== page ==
From their downtown office, Tim Nasworthy and Stephen Loderick look at the startup brewery across the street and see an opportunity.
It’s exactly the sort of small business that their new financial firm, Arsenal 401k Advisors, wants to target.
The company, which the pair launched in November and has been pushing aggressively since the start of the new year, is going after small businesses that could use 401k plans for employees.
“Our appetite is from startup on up, typically five employees on up to 100 or so,” said Loderick, a University of Richmond graduate.
In crafting their company, Nasworthy and Loderick have made a point to keep the model simple by not selling anything beyond employer-sponsored retirement plans. That means they won’t go after the often more lucrative individual wealth management services of business owners or employees once they have them signed onto a plan.
“That model really keeps us pure,” said Nasworthy, a Randolph-Macon College alum. “We’re not distracted by trying to gain individual clients.”
That may also help them stand out from the crowded Richmond financial adviser market.
Nasworthy said there are plenty of financial advisers that offer 401k plans as part of the many products they sell.
In offering the plans, Arsenal’s staff acts as only as a registered investment advisers and are not securities brokers. They don’t get paid on commission; they have a fee structure for companies that varies depending on the size and complexity of the plan.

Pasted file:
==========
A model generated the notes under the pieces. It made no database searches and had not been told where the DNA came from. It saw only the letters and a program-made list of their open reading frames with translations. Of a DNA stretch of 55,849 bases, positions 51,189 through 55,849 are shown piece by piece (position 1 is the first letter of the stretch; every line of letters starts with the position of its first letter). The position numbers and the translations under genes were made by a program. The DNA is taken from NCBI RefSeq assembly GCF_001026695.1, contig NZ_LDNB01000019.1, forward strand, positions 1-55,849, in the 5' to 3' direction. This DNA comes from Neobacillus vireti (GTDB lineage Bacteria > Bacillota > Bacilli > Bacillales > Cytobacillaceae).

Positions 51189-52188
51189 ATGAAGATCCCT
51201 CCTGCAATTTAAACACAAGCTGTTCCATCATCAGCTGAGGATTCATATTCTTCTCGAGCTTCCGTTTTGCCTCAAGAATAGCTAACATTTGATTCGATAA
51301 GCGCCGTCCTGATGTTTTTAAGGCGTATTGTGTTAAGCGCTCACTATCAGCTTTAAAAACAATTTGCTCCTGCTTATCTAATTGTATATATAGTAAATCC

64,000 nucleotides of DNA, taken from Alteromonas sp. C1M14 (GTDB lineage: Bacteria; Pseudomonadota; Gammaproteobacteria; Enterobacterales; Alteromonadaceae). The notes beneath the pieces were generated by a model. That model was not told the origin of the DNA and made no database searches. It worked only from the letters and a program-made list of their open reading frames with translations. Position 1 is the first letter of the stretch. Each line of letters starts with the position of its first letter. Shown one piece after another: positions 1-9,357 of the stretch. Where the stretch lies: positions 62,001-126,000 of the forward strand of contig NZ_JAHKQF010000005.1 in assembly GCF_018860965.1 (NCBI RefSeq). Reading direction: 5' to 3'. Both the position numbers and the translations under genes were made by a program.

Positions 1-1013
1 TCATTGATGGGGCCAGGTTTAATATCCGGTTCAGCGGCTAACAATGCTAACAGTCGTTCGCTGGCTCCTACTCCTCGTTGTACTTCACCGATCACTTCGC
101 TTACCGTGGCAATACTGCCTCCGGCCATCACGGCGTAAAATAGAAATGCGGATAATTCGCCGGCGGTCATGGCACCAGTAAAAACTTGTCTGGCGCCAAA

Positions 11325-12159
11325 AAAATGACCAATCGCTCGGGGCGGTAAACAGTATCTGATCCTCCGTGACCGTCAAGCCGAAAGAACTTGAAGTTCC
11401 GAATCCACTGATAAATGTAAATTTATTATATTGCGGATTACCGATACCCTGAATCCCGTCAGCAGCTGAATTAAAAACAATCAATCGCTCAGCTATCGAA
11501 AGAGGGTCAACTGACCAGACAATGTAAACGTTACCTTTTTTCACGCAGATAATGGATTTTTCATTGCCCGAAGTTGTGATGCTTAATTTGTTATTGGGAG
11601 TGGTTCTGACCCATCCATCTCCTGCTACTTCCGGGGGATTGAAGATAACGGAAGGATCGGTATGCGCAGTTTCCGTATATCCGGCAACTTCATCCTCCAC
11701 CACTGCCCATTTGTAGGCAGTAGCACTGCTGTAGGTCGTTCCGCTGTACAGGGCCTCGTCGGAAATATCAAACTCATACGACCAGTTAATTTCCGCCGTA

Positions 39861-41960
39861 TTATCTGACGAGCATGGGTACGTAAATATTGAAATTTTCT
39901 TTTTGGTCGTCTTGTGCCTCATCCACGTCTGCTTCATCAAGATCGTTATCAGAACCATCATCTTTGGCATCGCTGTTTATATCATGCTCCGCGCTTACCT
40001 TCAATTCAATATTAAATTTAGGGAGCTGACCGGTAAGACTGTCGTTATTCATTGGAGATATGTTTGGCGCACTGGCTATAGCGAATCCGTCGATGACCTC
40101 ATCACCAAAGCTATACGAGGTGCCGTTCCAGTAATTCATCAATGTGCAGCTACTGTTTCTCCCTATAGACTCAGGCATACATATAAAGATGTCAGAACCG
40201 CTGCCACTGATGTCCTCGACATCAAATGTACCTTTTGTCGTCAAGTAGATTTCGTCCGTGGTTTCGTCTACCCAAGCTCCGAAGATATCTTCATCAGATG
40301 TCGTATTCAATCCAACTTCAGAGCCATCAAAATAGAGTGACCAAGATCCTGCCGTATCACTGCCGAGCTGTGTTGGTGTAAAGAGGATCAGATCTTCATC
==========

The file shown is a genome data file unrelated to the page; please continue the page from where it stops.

At a 10-person company, for example, a base offering would start at $750 a year to administer, plus $35 per employee per year.
The pool of money put into the plan by employees can then be either invested through pre-formatted investment portfolios that Arsenal has access to or can be invested in a more customized way.
Loderick and Nasworthy think they’re tapping into a big opening in the market. They’ve identified 600 businesses from Fredericksburg to Petersburg that they want to go after.
“There’s plenty of opportunity here in Richmond, but clearly we have the entire state in mind and beyond that, with time,” Loderick said.
As they grow, they’ll gauge their success by the number of plans they sign up, rather than the assets-under-management figure that typically guides financial firms as a marker of growth.
“We would like to have at least 35 to 50 plans under management in the first year and about $50 million in assets,” Loderick said.
The numbers show plenty of potential for their model, but the niche comes with inherent obstacles.
They’ll battle a problem of perception: an assumption by small business owners that their companies can’t afford a 401k plan or are too small for one.
There’s also the issue of convincing employees of small businesses to sign on.
“I’ve said for the number of years – not to sound highfalutin or important – 401k plans have become so important and critical, it’s close to being a national security issue for the U.S.,” Nasworthy said.
Arsenal came together when Nasworthy and Loderick, who have known each other through the industry for years, found they were both ready for something new.
Nasworthy has spent 30 years in finance. He began as a stock broker, worked for Scott & Stringfellow in the ‘90s and has helped advise broker dealers on selling 401k plans.
“I decided, ‘Why am I teaching these guys to do this when I can do it better myself?’” he said.
Loderick comes from the world of CPAs. He’s been CFO at a few companies and worked at big accounting firms where he audited company retirement plans.
“We had some common life experiences and decided it was time to put the business plan together,” Nasworthy said.
As for settling on the Arsenal name, Loderick said they threw around all sorts of potential monikers, including those using terms that reference the state and city.
“We had quite a discussion,” Loderick said. “When we use the word Arsenal, people remembered. When you take a vanilla name, you live and die by that vanilla name.”